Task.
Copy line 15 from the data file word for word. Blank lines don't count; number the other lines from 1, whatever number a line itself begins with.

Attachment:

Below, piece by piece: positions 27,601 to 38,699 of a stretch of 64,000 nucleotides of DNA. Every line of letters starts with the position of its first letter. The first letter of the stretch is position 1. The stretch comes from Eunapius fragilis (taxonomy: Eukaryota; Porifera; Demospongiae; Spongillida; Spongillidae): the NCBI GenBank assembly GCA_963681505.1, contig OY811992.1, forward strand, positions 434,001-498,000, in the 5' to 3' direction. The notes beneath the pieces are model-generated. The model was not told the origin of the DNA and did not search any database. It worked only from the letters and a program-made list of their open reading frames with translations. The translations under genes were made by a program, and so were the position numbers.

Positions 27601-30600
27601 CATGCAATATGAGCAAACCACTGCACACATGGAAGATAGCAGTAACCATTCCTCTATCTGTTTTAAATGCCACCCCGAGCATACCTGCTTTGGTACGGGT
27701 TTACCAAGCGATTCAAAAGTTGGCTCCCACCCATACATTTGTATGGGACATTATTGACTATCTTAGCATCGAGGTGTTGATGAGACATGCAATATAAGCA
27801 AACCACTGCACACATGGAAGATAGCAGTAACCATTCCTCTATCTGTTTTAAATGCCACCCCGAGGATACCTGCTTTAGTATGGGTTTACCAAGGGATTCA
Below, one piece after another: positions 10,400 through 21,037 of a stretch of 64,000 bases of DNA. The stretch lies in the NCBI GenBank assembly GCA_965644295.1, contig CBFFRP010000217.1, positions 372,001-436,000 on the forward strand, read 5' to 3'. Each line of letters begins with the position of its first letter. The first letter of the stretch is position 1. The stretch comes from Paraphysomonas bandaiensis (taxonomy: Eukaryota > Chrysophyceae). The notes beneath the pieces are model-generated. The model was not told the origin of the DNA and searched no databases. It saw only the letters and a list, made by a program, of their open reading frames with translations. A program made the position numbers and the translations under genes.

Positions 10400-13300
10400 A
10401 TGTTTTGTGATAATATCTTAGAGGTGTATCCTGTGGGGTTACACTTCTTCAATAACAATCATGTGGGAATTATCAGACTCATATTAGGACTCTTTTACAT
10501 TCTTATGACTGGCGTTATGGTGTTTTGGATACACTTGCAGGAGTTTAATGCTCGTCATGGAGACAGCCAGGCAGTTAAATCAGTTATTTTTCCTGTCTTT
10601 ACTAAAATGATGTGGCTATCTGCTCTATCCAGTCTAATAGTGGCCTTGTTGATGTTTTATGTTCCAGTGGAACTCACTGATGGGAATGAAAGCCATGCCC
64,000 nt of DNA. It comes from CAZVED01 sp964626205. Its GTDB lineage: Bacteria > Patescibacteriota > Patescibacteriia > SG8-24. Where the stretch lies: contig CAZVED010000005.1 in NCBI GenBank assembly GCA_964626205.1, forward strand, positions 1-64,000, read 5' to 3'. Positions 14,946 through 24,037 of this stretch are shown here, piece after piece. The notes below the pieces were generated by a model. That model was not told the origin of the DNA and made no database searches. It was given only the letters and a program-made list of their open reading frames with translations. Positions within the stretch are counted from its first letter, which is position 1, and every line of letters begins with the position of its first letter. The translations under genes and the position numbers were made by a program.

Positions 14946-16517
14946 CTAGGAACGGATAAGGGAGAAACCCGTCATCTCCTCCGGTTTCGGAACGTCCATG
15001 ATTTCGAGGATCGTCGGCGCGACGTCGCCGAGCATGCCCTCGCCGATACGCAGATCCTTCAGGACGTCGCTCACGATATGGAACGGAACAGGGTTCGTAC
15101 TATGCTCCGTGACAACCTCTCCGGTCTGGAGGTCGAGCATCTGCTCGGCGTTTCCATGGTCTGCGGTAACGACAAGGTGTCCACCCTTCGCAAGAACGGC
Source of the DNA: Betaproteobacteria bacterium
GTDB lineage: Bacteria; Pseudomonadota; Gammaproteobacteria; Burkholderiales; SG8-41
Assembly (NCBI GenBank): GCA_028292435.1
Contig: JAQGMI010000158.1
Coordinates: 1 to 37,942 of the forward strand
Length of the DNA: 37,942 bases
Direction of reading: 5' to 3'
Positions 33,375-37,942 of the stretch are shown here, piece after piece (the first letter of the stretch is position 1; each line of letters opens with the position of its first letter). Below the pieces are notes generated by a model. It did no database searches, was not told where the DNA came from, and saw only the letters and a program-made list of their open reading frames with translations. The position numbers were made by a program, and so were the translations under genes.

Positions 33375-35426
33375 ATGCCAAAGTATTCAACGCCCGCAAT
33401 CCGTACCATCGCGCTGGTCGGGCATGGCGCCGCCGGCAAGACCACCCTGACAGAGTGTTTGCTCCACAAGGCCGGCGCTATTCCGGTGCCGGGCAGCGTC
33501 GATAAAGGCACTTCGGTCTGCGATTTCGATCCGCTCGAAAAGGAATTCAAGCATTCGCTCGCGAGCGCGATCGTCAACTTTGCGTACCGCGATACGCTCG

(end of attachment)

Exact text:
15001 ATTTCGAGGATCGTCGGCGCGACGTCGCCGAGCATGCCCTCGCCGATACGCAGATCCTTCAGGACGTCGCTCACGATATGGAACGGAACAGGGTTCGTAC